[Tutor] Cookielib - CookieJar objects

Kent Johnson kent37 at tds.net
Thu Jun 30 15:10:22 CEST 2005

D. Hartley wrote:
> This does work.  However, it only ever returns me one value.  For
> instance, the first three are BZh.  My code is:
> def urlsearch(times):
>     x = 12345
>     count = 0
>     myjar = cookielib.CookieJar()
>     opener = urllib2.build_opener(urllib2.HTTPCookieProcessor(myjar))
>     while count < times:
>         param = urllib.urlencode({'busynothing': x})
>         z = opener.open("http://www.pythonchallenge.com/pc/def/linkedlist.php?%s"
> % param)
>         text = z.read()
>         lister = string.split(text)
>         x = lister[-1]
>         count = count + 1
>     return myjar
> Now, if I'm using the jar the way I think I am, I'm creating it
> outside the while loop, and then when I use the opener within the
> while loop (to open each successive url), I should be adding a new
> cookie, right? so that I have a jar full of multiple cookies? But it's
> acting like it's just *replacing* the old cookie with the new one,

The *server* is reusing the same cookie for each URL, so it replaces the cookie in the cookiejar with a new cookie.

> Is it truly replacing the old cookie with the new one? That isn't what
> I want to do, and not how I would think a cookie jar would work.  Am I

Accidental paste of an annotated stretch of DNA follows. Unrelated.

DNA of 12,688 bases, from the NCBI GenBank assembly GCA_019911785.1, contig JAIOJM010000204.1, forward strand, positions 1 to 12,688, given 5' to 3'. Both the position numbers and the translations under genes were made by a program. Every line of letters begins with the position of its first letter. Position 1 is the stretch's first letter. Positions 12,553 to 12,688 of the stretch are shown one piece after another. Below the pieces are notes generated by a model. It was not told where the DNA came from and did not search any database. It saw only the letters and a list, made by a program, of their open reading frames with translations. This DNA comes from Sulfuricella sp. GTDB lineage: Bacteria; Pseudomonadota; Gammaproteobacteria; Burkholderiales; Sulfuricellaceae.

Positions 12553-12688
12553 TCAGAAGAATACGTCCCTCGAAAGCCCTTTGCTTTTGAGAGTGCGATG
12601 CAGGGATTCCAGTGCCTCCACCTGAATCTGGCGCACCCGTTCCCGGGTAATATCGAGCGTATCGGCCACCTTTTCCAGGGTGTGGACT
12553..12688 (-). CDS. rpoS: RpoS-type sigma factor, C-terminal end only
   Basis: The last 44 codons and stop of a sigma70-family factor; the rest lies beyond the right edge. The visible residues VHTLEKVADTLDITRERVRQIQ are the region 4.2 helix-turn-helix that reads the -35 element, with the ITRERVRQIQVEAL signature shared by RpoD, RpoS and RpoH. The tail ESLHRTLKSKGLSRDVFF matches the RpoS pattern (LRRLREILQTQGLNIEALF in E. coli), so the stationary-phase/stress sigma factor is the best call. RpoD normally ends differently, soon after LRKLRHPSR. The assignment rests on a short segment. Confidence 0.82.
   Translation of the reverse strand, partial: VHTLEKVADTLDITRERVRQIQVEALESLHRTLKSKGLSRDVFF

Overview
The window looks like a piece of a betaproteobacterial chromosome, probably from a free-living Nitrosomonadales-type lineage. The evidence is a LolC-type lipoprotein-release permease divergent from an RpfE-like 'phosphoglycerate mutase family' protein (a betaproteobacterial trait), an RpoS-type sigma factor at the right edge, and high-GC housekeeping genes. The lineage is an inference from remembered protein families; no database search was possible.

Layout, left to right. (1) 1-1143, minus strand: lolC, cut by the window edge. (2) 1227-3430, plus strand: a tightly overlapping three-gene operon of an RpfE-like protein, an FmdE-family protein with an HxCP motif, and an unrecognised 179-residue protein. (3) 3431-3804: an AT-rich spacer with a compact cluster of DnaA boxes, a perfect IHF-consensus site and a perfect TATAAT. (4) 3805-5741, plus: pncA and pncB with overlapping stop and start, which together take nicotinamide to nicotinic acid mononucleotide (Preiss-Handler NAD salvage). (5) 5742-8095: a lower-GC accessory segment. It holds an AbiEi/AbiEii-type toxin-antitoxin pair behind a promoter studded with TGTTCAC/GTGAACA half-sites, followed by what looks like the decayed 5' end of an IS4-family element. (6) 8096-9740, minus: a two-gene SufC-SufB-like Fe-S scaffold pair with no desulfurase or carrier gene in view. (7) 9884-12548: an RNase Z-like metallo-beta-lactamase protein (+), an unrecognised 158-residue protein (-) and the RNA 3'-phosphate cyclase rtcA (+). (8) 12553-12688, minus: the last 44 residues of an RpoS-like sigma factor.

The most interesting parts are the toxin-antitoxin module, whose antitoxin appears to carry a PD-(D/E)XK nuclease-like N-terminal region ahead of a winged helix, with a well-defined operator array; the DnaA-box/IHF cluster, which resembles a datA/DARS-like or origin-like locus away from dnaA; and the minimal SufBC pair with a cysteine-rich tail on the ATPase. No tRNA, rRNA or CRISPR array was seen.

> setting it up incorrectly?

Read the cookie data inside the loop and use a list to accumulate the values, instead of relying on the cookiejar to accumulate the values.

>>Take a look at cookielib.deepvalues() if you are curious.
> I'm looking at the cookielib page - why can't I find .deepvalues()?

It's an implementation detail - you have to look at the source code in Python24\Lib\cookielib.py
> It's funny to me, but some of these documentation pages I find exactly
> what I'm looking for, including examples, and can immediately put it
> to practical use in my code.  Some of the libraries I read a hundred
> times and can never seem to find what I'm looking for.

Sometimes it helps to look at the source code for the module. Many library modules are written in Python and the source is easily available in Python24\Lib (on Windows, the path is different on Linux).


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